A RIVAL SCOUT SIZES UP THE ASTROS
They may lose 120 games. The worse news is they may do it again next year. They're in such a tough division, and you have to be a really informed baseball man to recognize some of these names.... Two things I like about Houston: Jose Altuve and Bo Porter. The problem is, there aren't enough Altuves, and Porter doesn't play. Altuve is a quality big league player. He sprays the ball around, he's aggressive at the plate. I like Porter's energy. He's an open-minded manager.... Matt Dominguez can field. His bat is the reason the Marlins traded him—it has always been less than spectacular.... I will say this for Brett Wallace—he came into camp in really good shape.... Chris Carter's swing is long. He's been this way forever. That's why he's bounced around.... I think Fernando Martinez is the most accomplished of the young outfielders, but his problem has been staying healthy. His swing is still good, but he's got the body of a 40-year-old because of all the injuries.... I've always liked Jordan Lyles because he's a young guy with a good delivery, but you look at his numbers last year and you go, Uh-oh, what happened? ... Bud Norris is legit. He has a two- and a four-seam fastball—he's not overpowering, but he mixes in a variety of off-speed pitches.... They've stripped this thing all the way down. What's the difference between losing 110 and 120? I give [G.M.] Jeff Luhnow a lot of credit; it takes a lot of guts to do that.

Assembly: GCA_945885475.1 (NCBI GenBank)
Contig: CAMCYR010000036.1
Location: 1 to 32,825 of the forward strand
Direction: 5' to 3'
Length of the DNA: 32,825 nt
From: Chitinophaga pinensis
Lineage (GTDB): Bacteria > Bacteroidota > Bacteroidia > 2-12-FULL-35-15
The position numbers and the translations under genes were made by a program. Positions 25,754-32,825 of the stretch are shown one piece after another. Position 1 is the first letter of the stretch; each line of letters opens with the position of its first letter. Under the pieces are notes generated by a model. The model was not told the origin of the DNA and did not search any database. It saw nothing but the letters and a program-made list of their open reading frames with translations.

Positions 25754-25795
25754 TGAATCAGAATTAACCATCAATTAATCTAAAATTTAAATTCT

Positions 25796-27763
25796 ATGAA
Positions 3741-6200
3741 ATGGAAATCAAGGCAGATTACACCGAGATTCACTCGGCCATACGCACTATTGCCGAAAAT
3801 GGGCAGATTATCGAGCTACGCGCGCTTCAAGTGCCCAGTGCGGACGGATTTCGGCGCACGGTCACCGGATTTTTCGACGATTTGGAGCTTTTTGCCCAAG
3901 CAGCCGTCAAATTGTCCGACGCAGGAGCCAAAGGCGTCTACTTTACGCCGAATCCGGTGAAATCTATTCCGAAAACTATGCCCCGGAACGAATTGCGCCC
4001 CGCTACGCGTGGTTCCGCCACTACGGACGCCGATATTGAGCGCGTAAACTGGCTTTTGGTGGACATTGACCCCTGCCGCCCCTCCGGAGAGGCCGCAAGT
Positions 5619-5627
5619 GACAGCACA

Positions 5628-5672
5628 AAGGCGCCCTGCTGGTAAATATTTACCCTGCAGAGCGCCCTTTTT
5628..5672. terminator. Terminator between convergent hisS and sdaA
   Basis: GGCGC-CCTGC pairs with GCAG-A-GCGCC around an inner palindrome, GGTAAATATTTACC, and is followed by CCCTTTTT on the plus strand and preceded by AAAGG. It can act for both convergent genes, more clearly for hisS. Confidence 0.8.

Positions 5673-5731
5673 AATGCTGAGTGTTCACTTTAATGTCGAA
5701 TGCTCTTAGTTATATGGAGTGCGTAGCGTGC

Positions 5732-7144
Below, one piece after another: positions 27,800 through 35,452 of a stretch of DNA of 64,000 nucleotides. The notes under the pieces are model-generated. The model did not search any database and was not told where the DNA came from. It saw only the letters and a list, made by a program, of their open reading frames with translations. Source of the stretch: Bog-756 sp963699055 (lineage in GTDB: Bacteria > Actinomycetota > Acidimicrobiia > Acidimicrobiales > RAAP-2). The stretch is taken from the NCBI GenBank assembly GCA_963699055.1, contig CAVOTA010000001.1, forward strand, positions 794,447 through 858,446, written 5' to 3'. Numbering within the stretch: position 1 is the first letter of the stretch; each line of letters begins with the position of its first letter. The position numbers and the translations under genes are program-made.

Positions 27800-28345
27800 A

April 1, 2013
2013 Projected Statistics
MANAGER BO PORTER
First season with the Astros
LINEUPS AND STAT PROJECTIONS BY ROTOWIRE.COM
The K Meter
Percentage of 2012 plate appearances that ended with a strikeout, and major league rank
BY HITTERS | 22.7% | 30TH
BY PITCHERS | 18.8% | 22ND
Porter's young squad is fundamentally sound and middle of the pack in scoring and D—but still a 100-loss team.
Talking '62 Mets here. The year's biggest moment is Sept. 29: Mariano Rivera's last regular-season game, in Houston.
Matt Gagne has more on the Astros at SI.com/mlb
The Astros can hand out playing time at the four corner positions and at DH to an assortment of failed prospects: Brett Wallace, Matt Dominguez and Fernando Martinez, to name three. But one guy has to be in the lineup every single day—Chris Carter, who was picked up from the A's in February. Carter's power is the single most impressive tool of any Astro. He slugged .514 with Oakland last year and has a .535 career mark in eight minor league seasons. Contact is a problem: He struck out in 38% of his at bats last year, and that will drag down his average. However, in a full season of aiming at the Crawford Boxes he could hit 40 homers and draw enough walks to produce a respectable OBP (think a younger Adam Dunn). The Astros may be hard to watch, but Carter, who has never played more than 67 big league games in a season, can thrill fans with some monster long balls. Houston traded starting shortstop Jed Lowrie to get Carter, so they've already made an investment in him. Now they have to nurture that investment with untrammeled playing time.